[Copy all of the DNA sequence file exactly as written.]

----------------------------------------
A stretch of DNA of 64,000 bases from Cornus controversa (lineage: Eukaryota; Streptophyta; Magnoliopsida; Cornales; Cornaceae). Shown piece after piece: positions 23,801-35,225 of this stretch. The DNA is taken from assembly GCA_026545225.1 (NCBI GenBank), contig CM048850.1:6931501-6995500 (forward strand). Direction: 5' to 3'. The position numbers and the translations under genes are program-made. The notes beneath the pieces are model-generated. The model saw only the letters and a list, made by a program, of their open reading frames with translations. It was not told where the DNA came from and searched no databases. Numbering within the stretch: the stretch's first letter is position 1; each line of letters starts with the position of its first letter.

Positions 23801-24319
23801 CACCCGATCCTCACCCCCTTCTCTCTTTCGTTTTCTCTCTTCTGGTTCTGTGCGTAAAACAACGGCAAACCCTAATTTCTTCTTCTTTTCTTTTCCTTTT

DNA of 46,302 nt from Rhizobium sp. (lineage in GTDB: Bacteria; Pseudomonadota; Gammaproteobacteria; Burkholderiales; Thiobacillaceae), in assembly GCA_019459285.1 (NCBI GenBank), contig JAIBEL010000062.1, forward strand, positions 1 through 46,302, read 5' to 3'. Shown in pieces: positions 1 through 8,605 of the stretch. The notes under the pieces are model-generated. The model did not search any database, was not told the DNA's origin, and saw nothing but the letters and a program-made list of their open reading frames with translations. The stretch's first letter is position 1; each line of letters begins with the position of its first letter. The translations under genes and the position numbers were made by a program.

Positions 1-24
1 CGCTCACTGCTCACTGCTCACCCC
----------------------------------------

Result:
A stretch of DNA of 64,000 bases from Cornus controversa (lineage: Eukaryota; Streptophyta; Magnoliopsida; Cornales; Cornaceae). Shown piece after piece: positions 23,801-35,225 of this stretch. The DNA is taken from assembly GCA_026545225.1 (NCBI GenBank), contig CM048850.1:6931501-6995500 (forward strand). Direction: 5' to 3'. The position numbers and the translations under genes are program-made. The notes beneath the pieces are model-generated. The model saw only the letters and a list, made by a program, of their open reading frames with translations. It was not told where the DNA came from and searched no databases. Numbering within the stretch: the stretch's first letter is position 1; each line of letters starts with the position of its first letter.

Positions 23801-24319
23801 CACCCGATCCTCACCCCCTTCTCTCTTTCGTTTTCTCTCTTCTGGTTCTGTGCGTAAAACAACGGCAAACCCTAATTTCTTCTTCTTTTCTTTTCCTTTT

DNA of 46,302 nt from Rhizobium sp. (lineage in GTDB: Bacteria; Pseudomonadota; Gammaproteobacteria; Burkholderiales; Thiobacillaceae), in assembly GCA_019459285.1 (NCBI GenBank), contig JAIBEL010000062.1, forward strand, positions 1 through 46,302, read 5' to 3'. Shown in pieces: positions 1 through 8,605 of the stretch. The notes under the pieces are model-generated. The model did not search any database, was not told the DNA's origin, and saw nothing but the letters and a program-made list of their open reading frames with translations. The stretch's first letter is position 1; each line of letters begins with the position of its first letter. The translations under genes and the position numbers were made by a program.

Positions 1-24
1 CGCTCACTGCTCACTGCTCACCCC